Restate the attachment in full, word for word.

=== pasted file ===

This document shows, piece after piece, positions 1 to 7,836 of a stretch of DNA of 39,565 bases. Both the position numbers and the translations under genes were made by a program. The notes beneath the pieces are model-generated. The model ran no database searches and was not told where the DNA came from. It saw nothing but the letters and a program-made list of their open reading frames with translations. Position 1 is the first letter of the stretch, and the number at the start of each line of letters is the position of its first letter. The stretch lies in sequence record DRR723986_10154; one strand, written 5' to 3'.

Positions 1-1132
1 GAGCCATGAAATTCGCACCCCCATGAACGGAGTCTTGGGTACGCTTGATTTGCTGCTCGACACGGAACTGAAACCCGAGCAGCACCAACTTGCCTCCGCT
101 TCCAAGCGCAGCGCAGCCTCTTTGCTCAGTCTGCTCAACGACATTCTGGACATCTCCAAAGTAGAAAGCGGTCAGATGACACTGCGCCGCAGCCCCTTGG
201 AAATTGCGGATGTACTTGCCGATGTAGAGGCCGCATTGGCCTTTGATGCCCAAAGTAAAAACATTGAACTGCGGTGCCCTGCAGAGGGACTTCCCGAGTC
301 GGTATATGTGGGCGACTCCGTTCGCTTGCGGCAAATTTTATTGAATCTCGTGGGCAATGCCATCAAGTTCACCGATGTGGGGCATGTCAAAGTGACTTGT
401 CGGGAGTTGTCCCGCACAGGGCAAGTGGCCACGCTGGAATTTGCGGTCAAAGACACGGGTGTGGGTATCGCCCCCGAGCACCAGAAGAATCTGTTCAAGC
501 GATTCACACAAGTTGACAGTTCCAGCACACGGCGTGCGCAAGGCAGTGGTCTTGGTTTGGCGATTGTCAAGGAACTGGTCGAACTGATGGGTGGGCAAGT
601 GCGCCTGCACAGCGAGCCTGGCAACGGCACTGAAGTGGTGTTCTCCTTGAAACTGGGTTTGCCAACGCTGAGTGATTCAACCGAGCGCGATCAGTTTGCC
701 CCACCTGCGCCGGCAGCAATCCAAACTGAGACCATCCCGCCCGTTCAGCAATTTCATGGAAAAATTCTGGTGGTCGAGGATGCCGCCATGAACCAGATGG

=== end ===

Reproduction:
This document shows, piece after piece, positions 1 to 7,836 of a stretch of DNA of 39,565 bases. Both the position numbers and the translations under genes were made by a program. The notes beneath the pieces are model-generated. The model ran no database searches and was not told where the DNA came from. It saw nothing but the letters and a program-made list of their open reading frames with translations. Position 1 is the first letter of the stretch, and the number at the start of each line of letters is the position of its first letter. The stretch lies in sequence record DRR723986_10154; one strand, written 5' to 3'.

Positions 1-1132
1 GAGCCATGAAATTCGCACCCCCATGAACGGAGTCTTGGGTACGCTTGATTTGCTGCTCGACACGGAACTGAAACCCGAGCAGCACCAACTTGCCTCCGCT
101 TCCAAGCGCAGCGCAGCCTCTTTGCTCAGTCTGCTCAACGACATTCTGGACATCTCCAAAGTAGAAAGCGGTCAGATGACACTGCGCCGCAGCCCCTTGG
201 AAATTGCGGATGTACTTGCCGATGTAGAGGCCGCATTGGCCTTTGATGCCCAAAGTAAAAACATTGAACTGCGGTGCCCTGCAGAGGGACTTCCCGAGTC
301 GGTATATGTGGGCGACTCCGTTCGCTTGCGGCAAATTTTATTGAATCTCGTGGGCAATGCCATCAAGTTCACCGATGTGGGGCATGTCAAAGTGACTTGT
401 CGGGAGTTGTCCCGCACAGGGCAAGTGGCCACGCTGGAATTTGCGGTCAAAGACACGGGTGTGGGTATCGCCCCCGAGCACCAGAAGAATCTGTTCAAGC
501 GATTCACACAAGTTGACAGTTCCAGCACACGGCGTGCGCAAGGCAGTGGTCTTGGTTTGGCGATTGTCAAGGAACTGGTCGAACTGATGGGTGGGCAAGT
601 GCGCCTGCACAGCGAGCCTGGCAACGGCACTGAAGTGGTGTTCTCCTTGAAACTGGGTTTGCCAACGCTGAGTGATTCAACCGAGCGCGATCAGTTTGCC
701 CCACCTGCGCCGGCAGCAATCCAAACTGAGACCATCCCGCCCGTTCAGCAATTTCATGGAAAAATTCTGGTGGTCGAGGATGCCGCCATGAACCAGATGG